Key fungal diseases in trees and woody vegetation as seen in May and June

Tree and shrub fungi become increasingly active in May, driven by the warmer and moister conditions typical of spring. These organisms play complex roles in ecosystems, sometimes beneficial as decomposers, and other times harmful as disease agents. This overview highlights significant fungi affecting trees and includes common diseases in woody vegetation (shrubs), providing insight into their impact and management strategies. This post is about some of the key fungal diseases in trees and woody vegetation as seen at this time of year.

Chronic Oak die-back

With chronic oak dieback, the tree loses leaves and as the trees have recently come into leaf the impact is noticeable. The decline of the tree may be caused by one or a number of: the urban environment, soil compaction, salt levels, herbicide usage, low moisture content, or recent construction nearby. 


There are ways to mitigate decline such as decompaction with an air spade and mulching around the base of the tree. The use of biochar within the rootzone assists in decompaction and soil fertility.

In this scenario in Newton St Faiths Norfolk within a new housing development oak decline was clear from the tree safety survey. Compaction of the soil and tree root damage from the development manifested itself in tree crown die-back.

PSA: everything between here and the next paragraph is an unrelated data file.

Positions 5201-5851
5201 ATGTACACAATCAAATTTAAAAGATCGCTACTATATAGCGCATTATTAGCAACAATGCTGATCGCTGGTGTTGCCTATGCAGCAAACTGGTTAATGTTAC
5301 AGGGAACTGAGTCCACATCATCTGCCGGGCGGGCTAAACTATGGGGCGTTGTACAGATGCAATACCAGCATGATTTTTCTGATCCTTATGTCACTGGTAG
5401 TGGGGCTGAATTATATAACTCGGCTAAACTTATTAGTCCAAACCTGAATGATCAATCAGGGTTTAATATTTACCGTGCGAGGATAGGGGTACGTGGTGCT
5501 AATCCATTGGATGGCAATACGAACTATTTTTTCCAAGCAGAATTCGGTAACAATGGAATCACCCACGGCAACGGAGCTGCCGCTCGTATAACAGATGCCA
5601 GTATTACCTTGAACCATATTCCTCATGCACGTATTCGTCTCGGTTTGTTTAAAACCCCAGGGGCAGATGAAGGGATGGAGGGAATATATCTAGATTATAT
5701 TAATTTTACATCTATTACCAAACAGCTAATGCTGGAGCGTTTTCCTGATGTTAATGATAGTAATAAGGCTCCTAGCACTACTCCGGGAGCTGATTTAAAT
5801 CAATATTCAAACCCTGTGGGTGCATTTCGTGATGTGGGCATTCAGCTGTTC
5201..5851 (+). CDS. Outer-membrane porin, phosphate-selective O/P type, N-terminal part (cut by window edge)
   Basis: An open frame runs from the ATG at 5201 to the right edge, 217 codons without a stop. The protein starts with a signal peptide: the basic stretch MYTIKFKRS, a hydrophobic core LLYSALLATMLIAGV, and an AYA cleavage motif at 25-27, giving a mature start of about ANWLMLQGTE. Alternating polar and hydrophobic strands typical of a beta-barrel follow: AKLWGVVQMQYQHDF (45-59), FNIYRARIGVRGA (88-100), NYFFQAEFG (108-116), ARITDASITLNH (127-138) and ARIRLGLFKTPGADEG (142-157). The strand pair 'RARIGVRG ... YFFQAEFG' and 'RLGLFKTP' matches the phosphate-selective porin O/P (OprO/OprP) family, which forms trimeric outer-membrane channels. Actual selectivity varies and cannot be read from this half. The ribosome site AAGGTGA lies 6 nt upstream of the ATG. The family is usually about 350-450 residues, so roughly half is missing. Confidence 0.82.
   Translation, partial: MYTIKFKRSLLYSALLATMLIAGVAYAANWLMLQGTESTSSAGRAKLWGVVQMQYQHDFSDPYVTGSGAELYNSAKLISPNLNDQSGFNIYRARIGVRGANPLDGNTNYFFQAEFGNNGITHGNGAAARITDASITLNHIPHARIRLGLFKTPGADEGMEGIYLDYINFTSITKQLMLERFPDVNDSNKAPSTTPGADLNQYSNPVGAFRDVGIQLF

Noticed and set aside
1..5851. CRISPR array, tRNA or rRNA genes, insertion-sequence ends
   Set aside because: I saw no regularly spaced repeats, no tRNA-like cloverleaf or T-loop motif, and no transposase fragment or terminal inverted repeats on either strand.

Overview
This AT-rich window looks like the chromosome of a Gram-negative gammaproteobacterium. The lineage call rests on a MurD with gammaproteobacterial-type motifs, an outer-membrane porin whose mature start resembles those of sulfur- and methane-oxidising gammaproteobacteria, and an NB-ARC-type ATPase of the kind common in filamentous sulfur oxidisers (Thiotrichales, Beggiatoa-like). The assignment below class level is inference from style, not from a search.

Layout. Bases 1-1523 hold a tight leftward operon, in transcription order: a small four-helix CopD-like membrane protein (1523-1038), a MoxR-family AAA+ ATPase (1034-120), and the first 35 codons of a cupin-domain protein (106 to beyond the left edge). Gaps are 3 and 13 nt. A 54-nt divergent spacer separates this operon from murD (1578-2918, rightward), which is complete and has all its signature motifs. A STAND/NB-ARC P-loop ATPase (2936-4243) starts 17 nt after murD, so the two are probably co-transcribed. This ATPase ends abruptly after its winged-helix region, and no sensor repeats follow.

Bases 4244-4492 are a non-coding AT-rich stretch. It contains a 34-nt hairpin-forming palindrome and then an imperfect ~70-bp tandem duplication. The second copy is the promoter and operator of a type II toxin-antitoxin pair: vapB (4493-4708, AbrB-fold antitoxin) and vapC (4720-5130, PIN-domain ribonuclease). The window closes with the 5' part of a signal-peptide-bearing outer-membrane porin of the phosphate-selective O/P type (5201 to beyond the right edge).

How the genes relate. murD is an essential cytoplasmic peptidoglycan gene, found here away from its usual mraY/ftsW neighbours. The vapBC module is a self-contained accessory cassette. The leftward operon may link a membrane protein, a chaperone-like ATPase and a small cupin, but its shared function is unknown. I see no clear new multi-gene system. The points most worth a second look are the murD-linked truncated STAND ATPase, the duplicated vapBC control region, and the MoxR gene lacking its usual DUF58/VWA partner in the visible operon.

Following a tree safety report and a successful planning application, pruning took place, then tree root zone works with an air-spade and mulching works were done. The oaks have a significant amenity value within the development.

Acute Oak decline

Commonplace in East Anglia amongst urban and rural trees, these trees are often present as early mature trees close to field edges in hedgerows. Acute oak decline, one of the key fungal diseases in trees, is noticeable as a black exudation on the tree trunk that appears at this time of year. The exudation may be washed away in heavy rain so not always obvious. Once the tree starts to decline death follows quickly. Over winter trees with acute oak decline hold their brown crispy leaves within the tree canopy. This means they are visible at a distance.

In this case from Hempstead in Holt, Norfolk the tree has died with the neighbouring oak tree remaining healthy.

The dead tree will now require safety crown management and the adjacent tree with the group will also need some pruning to mitigate future wind or storm damage. All tools used will then be disinfected to prevent cross contamination and the wood from the trees will be kept on-site to prevent the spread of the pathogen.

Dutch Elm Disease (Ophiostoma spp.)

Elm trees are vulnerable to this disease, which obstructs their water-conducting tissues, causing leaf yellowing and wilting, particularly in upper branches. The disease is spread by elm bark beetles.

Generally, these self-seeded trees do not reach mature size and are seen within unmanaged hedge rows as dead trees when they reach around 10-15 years old. Removal is necessary as they present a risk of failure.

Fireblight (Erwinia spp.)